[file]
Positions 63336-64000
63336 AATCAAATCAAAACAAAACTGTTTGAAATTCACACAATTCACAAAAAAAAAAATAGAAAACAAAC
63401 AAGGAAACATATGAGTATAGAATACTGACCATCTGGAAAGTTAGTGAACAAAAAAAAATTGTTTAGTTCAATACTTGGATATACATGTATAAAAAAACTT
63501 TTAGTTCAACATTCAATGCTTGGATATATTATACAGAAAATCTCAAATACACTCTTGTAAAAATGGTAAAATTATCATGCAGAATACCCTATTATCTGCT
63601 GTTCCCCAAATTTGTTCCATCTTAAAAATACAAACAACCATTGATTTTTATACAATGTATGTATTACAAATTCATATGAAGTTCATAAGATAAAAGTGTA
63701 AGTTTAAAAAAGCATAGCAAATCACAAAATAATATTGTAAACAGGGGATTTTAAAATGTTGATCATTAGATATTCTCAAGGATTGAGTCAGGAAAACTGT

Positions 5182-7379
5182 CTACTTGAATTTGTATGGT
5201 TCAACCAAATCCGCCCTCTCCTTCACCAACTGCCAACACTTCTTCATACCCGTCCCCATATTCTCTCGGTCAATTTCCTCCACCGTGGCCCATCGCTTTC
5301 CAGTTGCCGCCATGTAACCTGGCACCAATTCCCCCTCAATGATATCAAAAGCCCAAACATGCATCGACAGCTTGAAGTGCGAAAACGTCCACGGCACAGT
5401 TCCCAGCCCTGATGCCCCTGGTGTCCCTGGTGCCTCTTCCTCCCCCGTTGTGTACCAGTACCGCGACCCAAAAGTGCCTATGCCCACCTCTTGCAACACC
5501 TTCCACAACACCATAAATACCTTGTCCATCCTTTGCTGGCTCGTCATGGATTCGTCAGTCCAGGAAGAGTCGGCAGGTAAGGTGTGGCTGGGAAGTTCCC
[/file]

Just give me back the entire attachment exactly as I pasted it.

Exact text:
Positions 63336-64000
63336 AATCAAATCAAAACAAAACTGTTTGAAATTCACACAATTCACAAAAAAAAAAATAGAAAACAAAC
63401 AAGGAAACATATGAGTATAGAATACTGACCATCTGGAAAGTTAGTGAACAAAAAAAAATTGTTTAGTTCAATACTTGGATATACATGTATAAAAAAACTT
63501 TTAGTTCAACATTCAATGCTTGGATATATTATACAGAAAATCTCAAATACACTCTTGTAAAAATGGTAAAATTATCATGCAGAATACCCTATTATCTGCT
63601 GTTCCCCAAATTTGTTCCATCTTAAAAATACAAACAACCATTGATTTTTATACAATGTATGTATTACAAATTCATATGAAGTTCATAAGATAAAAGTGTA
63701 AGTTTAAAAAAGCATAGCAAATCACAAAATAATATTGTAAACAGGGGATTTTAAAATGTTGATCATTAGATATTCTCAAGGATTGAGTCAGGAAAACTGT

Positions 5182-7379
5182 CTACTTGAATTTGTATGGT
5201 TCAACCAAATCCGCCCTCTCCTTCACCAACTGCCAACACTTCTTCATACCCGTCCCCATATTCTCTCGGTCAATTTCCTCCACCGTGGCCCATCGCTTTC
5301 CAGTTGCCGCCATGTAACCTGGCACCAATTCCCCCTCAATGATATCAAAAGCCCAAACATGCATCGACAGCTTGAAGTGCGAAAACGTCCACGGCACAGT
5401 TCCCAGCCCTGATGCCCCTGGTGTCCCTGGTGCCTCTTCCTCCCCCGTTGTGTACCAGTACCGCGACCCAAAAGTGCCTATGCCCACCTCTTGCAACACC
5501 TTCCACAACACCATAAATACCTTGTCCATCCTTTGCTGGCTCGTCATGGATTCGTCAGTCCAGGAAGAGTCGGCAGGTAAGGTGTGGCTGGGAAGTTCCC